Mexico peso tumbles as Trump wins U.S. presidency in upset

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[November 09, 2016]  By Michael O'Boyle and Noe Torres

MEXICO CITY (Reuters) - Mexico's peso recovered somewhat from a 13 percent selloff on Wednesday after Republican Donald Trump's surprise victory over Democratic rival Hillary Clinton for the U.S. presidency, as investors expected action by the central bank to support the currency.

Trump's threats to rip up a free trade agreement with Mexico and to tax money sent home by migrants to pay for building a wall on the southern U.S. border have made the peso particularly vulnerable to events in the race for the White House.

Mexico's currency <MXN=D2> weakened by more than 13 percent in after hours and Asian trading on Wednesday, breaking past 20 pesos per dollar, which would be its biggest fall since the 1994 Tequila Crisis.

However, the peso pulled back to trade around 8.5 percent weaker at 19.88 per dollar early on Wednesday, helped by expectations that Mexico's central bank and finance ministry would announce measures to support it at a joint media conference at 0700 local time (0800 EST/1300 GMT).

"Very hard times are coming to Mexico," said analyst Gabriela Siller of Mexican bank BASE.

"We think the central bank could intervene by raising its interest rate because the (peso) movement was so strong, above all in order to head off imminent capital flight," Siller said.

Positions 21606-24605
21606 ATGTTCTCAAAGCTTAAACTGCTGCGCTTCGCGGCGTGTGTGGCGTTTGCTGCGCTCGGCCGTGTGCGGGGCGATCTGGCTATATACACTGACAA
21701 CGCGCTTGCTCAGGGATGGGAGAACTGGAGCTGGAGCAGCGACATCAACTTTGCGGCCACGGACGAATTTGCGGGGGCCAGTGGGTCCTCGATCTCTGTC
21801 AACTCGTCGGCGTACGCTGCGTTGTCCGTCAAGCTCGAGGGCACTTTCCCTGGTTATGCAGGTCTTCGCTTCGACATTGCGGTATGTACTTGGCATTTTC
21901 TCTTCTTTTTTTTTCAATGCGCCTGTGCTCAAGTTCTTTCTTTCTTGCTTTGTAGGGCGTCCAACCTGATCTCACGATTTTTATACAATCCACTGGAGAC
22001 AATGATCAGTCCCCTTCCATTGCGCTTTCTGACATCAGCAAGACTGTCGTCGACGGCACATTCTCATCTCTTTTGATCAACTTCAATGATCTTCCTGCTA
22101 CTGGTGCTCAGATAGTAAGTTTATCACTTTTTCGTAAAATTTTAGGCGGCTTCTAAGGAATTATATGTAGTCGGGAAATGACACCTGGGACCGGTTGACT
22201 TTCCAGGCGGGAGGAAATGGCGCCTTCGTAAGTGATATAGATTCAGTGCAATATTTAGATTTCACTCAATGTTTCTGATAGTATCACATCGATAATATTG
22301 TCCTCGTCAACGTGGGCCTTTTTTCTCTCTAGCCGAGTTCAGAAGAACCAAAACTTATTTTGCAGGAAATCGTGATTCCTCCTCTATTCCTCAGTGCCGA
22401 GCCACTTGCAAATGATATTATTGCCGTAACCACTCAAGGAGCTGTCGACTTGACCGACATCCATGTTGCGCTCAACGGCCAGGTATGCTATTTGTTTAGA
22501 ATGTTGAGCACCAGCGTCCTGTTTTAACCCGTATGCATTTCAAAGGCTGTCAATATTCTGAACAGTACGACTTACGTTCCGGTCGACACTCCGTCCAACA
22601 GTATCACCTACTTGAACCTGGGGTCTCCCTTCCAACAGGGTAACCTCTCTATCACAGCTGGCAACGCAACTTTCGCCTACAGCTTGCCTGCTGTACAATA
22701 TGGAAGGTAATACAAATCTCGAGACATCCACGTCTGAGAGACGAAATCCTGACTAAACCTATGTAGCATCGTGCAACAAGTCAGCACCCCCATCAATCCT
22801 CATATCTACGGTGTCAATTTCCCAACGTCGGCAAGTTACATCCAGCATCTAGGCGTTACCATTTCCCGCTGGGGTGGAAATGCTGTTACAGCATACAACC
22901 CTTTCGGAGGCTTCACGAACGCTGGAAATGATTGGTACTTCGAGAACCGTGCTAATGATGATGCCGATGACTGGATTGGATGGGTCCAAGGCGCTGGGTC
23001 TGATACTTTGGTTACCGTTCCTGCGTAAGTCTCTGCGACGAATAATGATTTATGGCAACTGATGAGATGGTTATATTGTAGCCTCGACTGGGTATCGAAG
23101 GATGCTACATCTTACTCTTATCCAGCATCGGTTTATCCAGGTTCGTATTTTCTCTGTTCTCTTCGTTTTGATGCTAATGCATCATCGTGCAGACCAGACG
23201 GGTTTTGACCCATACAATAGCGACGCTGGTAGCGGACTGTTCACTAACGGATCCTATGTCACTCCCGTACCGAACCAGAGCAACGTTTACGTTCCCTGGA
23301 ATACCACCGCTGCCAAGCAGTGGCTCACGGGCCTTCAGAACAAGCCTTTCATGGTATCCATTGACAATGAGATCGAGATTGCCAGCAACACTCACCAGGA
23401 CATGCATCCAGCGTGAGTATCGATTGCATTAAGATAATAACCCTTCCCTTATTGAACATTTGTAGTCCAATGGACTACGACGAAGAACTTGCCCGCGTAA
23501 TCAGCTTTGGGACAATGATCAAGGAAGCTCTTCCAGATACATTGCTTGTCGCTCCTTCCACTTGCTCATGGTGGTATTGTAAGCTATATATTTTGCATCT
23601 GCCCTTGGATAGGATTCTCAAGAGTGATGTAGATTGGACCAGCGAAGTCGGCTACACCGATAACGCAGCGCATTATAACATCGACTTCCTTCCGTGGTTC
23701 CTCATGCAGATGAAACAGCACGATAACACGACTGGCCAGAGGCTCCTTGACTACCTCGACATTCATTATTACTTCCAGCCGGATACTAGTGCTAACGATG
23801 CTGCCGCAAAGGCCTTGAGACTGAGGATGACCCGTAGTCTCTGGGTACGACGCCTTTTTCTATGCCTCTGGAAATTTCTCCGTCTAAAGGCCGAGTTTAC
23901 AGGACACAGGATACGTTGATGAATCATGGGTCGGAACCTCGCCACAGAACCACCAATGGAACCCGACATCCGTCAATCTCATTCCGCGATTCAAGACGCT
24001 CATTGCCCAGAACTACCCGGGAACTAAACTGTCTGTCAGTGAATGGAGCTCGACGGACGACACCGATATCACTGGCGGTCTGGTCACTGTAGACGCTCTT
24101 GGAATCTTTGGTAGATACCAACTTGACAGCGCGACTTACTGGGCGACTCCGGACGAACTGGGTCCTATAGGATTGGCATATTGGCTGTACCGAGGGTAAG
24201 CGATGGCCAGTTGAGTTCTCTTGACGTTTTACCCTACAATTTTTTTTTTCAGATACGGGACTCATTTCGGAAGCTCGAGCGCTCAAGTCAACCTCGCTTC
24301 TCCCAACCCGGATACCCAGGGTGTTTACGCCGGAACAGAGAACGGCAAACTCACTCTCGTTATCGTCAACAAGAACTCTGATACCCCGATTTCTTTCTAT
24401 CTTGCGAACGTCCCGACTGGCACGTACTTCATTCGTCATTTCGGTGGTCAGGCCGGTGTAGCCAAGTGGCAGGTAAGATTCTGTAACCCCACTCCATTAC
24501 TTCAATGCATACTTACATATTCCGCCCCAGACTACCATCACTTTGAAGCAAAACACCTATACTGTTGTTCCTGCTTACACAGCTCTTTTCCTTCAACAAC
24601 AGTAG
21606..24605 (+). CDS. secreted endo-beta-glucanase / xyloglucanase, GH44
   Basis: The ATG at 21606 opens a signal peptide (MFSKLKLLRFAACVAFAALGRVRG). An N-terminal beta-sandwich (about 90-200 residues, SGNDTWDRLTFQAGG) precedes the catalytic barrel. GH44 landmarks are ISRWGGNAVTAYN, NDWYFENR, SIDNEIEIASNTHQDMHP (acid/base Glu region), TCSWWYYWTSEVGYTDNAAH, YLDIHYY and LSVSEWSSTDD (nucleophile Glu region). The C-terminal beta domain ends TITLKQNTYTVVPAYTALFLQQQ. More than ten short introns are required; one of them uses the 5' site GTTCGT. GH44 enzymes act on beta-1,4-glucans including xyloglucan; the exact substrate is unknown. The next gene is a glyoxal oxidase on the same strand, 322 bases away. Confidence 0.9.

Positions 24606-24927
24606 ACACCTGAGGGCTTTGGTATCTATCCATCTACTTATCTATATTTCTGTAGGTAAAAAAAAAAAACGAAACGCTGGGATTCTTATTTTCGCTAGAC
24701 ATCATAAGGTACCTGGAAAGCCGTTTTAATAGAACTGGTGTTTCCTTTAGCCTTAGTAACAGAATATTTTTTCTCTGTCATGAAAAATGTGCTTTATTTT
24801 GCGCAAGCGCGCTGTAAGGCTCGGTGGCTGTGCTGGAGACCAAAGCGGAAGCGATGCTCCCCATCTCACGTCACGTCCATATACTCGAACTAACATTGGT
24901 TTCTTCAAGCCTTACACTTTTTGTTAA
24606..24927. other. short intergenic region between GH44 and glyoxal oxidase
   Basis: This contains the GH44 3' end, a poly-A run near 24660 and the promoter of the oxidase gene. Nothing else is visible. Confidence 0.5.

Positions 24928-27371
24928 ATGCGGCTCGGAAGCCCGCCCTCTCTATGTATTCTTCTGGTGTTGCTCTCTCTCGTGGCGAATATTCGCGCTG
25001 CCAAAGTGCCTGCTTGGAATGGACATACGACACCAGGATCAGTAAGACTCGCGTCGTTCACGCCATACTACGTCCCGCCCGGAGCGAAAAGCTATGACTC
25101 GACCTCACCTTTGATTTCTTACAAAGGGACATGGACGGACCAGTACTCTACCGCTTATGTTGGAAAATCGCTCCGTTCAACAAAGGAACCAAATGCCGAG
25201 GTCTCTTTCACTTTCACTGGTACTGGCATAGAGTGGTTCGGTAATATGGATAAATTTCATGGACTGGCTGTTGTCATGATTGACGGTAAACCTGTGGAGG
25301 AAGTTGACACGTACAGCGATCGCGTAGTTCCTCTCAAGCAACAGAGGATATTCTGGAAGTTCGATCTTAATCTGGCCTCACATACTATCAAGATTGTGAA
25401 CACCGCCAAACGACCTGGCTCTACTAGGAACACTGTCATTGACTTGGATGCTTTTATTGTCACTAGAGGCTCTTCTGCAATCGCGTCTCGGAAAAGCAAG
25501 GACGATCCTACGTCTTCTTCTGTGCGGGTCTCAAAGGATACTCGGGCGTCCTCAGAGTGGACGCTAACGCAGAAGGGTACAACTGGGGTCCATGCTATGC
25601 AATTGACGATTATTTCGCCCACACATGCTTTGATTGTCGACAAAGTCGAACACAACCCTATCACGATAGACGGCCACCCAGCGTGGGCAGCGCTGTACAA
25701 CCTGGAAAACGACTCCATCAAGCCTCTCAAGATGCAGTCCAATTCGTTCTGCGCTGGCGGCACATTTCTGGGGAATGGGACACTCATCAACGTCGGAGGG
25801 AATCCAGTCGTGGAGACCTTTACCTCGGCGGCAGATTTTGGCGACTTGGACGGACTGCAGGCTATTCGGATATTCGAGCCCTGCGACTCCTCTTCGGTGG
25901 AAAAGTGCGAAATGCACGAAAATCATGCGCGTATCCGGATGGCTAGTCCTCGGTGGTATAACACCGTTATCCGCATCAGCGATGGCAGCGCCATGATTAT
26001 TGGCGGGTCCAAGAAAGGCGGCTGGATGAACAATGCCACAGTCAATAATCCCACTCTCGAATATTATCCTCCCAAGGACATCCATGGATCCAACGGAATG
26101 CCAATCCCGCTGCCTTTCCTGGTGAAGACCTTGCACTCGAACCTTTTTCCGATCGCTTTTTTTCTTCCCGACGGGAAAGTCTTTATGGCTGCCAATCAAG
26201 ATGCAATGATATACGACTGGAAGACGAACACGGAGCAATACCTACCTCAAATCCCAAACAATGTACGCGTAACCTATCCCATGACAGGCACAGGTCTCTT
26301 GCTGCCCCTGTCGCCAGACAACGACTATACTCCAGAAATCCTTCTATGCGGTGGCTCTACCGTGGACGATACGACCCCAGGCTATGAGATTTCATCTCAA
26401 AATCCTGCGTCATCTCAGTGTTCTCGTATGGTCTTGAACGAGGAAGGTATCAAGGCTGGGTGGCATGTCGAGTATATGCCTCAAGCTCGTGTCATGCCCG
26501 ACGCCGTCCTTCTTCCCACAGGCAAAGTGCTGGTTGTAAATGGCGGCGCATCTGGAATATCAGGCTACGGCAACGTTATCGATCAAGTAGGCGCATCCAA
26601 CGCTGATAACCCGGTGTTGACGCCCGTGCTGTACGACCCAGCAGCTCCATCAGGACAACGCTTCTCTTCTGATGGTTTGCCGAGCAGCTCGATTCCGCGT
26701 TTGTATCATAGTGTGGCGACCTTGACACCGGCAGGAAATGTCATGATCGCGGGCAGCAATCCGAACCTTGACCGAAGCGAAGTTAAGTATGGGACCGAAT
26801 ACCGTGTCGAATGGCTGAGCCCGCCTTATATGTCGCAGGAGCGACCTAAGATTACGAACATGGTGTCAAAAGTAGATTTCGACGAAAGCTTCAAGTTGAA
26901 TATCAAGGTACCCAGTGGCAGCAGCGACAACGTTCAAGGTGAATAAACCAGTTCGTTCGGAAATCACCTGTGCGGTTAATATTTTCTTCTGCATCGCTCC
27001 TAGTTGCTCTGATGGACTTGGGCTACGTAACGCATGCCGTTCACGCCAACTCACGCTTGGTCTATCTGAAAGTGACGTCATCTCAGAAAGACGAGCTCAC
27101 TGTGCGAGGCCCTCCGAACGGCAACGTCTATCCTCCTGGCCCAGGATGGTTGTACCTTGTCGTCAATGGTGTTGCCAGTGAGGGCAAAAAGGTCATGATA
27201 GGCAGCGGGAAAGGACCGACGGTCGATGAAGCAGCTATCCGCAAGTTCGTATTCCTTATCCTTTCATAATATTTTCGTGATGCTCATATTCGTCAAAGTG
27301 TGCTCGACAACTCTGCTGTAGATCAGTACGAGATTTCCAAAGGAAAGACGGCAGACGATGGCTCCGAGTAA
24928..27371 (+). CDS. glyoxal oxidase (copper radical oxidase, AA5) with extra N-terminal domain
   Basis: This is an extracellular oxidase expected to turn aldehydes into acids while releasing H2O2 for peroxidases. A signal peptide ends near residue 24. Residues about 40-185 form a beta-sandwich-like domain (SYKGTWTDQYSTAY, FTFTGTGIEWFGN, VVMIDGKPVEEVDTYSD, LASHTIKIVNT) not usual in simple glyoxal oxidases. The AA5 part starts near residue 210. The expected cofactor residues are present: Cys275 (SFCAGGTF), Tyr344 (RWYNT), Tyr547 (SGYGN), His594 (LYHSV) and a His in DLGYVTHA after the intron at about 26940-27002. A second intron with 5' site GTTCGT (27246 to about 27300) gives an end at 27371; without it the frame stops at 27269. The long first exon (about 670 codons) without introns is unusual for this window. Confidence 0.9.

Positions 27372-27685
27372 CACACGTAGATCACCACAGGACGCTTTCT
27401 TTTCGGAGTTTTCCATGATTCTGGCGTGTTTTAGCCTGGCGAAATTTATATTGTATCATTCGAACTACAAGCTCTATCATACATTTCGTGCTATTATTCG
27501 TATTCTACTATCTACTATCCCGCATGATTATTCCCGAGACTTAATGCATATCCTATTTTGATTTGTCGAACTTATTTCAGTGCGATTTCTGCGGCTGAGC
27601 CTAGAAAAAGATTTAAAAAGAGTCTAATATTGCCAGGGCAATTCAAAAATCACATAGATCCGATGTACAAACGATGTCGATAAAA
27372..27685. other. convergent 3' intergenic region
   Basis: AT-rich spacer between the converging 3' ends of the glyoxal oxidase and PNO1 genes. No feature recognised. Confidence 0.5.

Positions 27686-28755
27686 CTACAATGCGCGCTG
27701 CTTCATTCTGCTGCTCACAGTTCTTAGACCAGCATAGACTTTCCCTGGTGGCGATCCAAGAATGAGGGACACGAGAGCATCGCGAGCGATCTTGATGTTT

Five economists told Reuters they expected the central bank to raise its benchmark interest rate by an impromptu 75 to 150 basis points on Wednesday if Trump wins.

"I don't think a Trump scenario was taken seriously in the last days by the market," said Ernesto Revilla, an economist at Banamex and the government's former chief economist. "Hopefully there are some contingency plans by authorities and they can take measures to protect the Mexican economy."

Central bank head Agustin Carstens last week said Mexico was prepared for an "adverse" result in the U.S. election, which he has said could hit the country like a "hurricane."

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A board displaying the exchange rates of Mexican peso against the U.S. dollar and the euro is seen at a foreign exchange house at the international airport in Mexico City, Mexico November 8, 2016. REUTERS/Henry Romero

Mexico has more than $175 billion in foreign reserves, and Carstens said last month he would consider using a $90 billion International Monetary Fund flexible credit line "in the event of an external shock."

The central bank has already raised its rate three times this year, lifting it to 4.75 percent to anchor inflation expectations following a sharp depreciation of the peso.

Trump's win caught the market off guard. The peso rallied nearly 1.4 percent on Tuesday before official election results began to be released as the market bet Clinton would win.

(Additonal reporting by Jamie McGeever; Writing by Gabriel Stargardter; Editing by Simon Gardner and Lisa Von Ahn)

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